Billions in County Funding Excluded from “Sanctuary” Order Provision

An update from the National Association of Counties provides the details in a California court case and how it affects counties nationwide.

A federal district judge granted a national preliminary injunction against the Trump Administration’s January 25th Executive Order’s sanctuary penalties. In additional, statements made during oral argument have indicated that the sanctuary penalties would be limited to affecting only certain grant programs.

Screenshot 2017-04-26 16.17.45From the National Association of Counties:

. . . the January 25 Executive Order on Interior Enforcement, and specifically its “sanctuary jurisdictions” provision, was challenged in federal court shortly after its signing. Late yesterday, a federal district judge granted a national preliminary injunction against the order’s sanctuary penalties in a joint ruling addressing complaints from San Francisco and Santa Clara County, Calif.

The Department of Justice’s statements in oral argument indicated that the executive order applies only to the three federal grants that have some existing requirement of compliance with 8 U.S.C. 1373. Those are:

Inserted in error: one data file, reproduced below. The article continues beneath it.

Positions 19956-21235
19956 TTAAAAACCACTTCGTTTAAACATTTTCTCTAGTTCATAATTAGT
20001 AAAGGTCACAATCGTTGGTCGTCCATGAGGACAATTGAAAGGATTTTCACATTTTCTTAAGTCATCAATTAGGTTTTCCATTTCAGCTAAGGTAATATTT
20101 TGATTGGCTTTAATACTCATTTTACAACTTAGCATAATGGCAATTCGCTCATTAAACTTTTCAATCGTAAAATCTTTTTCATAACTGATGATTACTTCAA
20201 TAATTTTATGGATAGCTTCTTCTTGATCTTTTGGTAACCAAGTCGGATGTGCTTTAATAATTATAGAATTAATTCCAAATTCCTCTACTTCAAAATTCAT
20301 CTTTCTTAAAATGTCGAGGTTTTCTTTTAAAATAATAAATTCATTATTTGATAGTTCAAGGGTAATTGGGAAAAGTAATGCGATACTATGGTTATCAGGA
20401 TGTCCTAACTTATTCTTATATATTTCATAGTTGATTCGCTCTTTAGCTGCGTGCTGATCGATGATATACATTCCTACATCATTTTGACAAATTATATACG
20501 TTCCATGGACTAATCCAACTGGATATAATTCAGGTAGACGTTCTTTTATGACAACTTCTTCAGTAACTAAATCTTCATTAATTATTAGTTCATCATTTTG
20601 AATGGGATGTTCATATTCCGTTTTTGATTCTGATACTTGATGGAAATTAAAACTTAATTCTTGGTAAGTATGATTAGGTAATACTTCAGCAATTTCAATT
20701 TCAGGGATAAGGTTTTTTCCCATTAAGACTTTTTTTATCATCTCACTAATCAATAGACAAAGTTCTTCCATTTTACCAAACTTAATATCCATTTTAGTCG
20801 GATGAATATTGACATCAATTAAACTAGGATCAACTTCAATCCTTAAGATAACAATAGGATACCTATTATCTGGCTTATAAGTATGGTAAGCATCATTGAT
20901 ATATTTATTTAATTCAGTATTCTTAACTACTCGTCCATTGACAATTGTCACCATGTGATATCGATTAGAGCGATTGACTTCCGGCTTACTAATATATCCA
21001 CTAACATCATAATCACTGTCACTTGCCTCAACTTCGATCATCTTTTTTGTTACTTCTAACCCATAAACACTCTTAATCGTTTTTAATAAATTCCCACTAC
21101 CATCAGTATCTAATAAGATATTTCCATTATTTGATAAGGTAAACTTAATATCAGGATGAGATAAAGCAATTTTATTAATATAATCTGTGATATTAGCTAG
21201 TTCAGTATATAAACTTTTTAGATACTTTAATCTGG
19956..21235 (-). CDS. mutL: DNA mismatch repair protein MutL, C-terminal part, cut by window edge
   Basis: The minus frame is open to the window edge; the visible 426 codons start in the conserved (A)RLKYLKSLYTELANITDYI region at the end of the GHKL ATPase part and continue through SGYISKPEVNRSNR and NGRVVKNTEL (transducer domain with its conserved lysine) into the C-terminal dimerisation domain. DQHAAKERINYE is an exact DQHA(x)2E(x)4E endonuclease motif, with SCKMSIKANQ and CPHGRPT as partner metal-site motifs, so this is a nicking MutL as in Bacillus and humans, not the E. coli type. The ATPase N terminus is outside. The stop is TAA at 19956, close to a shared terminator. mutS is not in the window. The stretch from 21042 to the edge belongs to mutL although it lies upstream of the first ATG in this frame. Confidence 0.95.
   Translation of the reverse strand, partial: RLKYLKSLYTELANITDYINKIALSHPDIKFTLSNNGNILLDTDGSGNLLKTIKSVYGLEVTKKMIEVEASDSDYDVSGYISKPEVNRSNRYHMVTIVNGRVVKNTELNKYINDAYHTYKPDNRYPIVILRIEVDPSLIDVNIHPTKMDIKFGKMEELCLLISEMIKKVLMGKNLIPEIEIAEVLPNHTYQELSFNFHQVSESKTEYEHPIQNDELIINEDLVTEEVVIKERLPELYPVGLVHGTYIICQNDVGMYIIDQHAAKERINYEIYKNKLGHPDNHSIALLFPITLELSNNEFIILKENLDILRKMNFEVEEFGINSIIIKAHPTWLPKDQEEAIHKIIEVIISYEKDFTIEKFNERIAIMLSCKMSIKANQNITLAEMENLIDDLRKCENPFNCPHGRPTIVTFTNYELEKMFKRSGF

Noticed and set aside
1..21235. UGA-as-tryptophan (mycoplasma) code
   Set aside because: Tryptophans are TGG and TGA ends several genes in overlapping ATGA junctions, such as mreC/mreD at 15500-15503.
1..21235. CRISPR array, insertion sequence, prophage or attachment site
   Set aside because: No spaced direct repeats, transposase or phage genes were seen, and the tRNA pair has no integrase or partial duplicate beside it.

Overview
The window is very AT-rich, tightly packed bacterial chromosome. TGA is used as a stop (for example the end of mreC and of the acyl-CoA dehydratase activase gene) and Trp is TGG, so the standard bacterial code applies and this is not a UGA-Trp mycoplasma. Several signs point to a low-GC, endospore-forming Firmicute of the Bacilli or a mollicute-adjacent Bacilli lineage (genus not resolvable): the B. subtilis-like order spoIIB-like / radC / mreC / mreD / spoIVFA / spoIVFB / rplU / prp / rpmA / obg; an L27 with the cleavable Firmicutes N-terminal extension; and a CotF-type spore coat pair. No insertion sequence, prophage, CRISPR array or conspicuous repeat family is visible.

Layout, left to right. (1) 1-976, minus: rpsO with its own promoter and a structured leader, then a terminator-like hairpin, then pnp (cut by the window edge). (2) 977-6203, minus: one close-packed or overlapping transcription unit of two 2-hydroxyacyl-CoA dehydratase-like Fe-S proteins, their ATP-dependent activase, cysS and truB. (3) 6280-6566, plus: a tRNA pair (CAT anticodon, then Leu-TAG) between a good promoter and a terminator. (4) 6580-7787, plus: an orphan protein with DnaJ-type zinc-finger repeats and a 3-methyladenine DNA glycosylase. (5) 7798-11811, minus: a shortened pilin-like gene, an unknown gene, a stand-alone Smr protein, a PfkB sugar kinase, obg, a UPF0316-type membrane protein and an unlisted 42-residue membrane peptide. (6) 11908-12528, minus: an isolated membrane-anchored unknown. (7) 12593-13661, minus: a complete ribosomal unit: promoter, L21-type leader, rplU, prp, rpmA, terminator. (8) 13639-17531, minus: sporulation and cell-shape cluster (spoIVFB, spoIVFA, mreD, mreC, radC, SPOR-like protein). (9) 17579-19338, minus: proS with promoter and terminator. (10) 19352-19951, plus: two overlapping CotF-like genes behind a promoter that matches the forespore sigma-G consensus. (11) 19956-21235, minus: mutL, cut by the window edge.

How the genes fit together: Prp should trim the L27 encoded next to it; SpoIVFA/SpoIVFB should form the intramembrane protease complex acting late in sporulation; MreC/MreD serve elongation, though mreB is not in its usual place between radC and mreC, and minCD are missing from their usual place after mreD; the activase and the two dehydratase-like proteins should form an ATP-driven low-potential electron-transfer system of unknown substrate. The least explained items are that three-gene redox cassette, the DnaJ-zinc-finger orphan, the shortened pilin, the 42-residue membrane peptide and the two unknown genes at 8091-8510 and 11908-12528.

1. Byrne JAG grants,
  2. SCAAP, and the
  3. COPS program.

According to NACo’s coverage, the court stated that,

“[DOJ] disavowed any right through the [executive order] for the government to affect any other part of the billions of dollars in federal funds the counties receive each year.”

NACo also predicts that the appeals in this case could mean that it continues to be litigated for years. As reported by NACo,

The Administration can appeal this order for a preliminary injunction, or wait for a ruling from this court on the merits of the case. In either scenario, an appeal to the court’s rulings would be heard by the Ninth Circuit, and if there are further appeals, by the Supreme Court. This morning, President Trump expressed his intention to appeal this case to the Supreme Court if necessary, although it was unclear whether such an appeal would relate to the preliminary injunction ruling or an upcoming ruling on the merits of the case.

For more information, read the court’s preliminary injunction.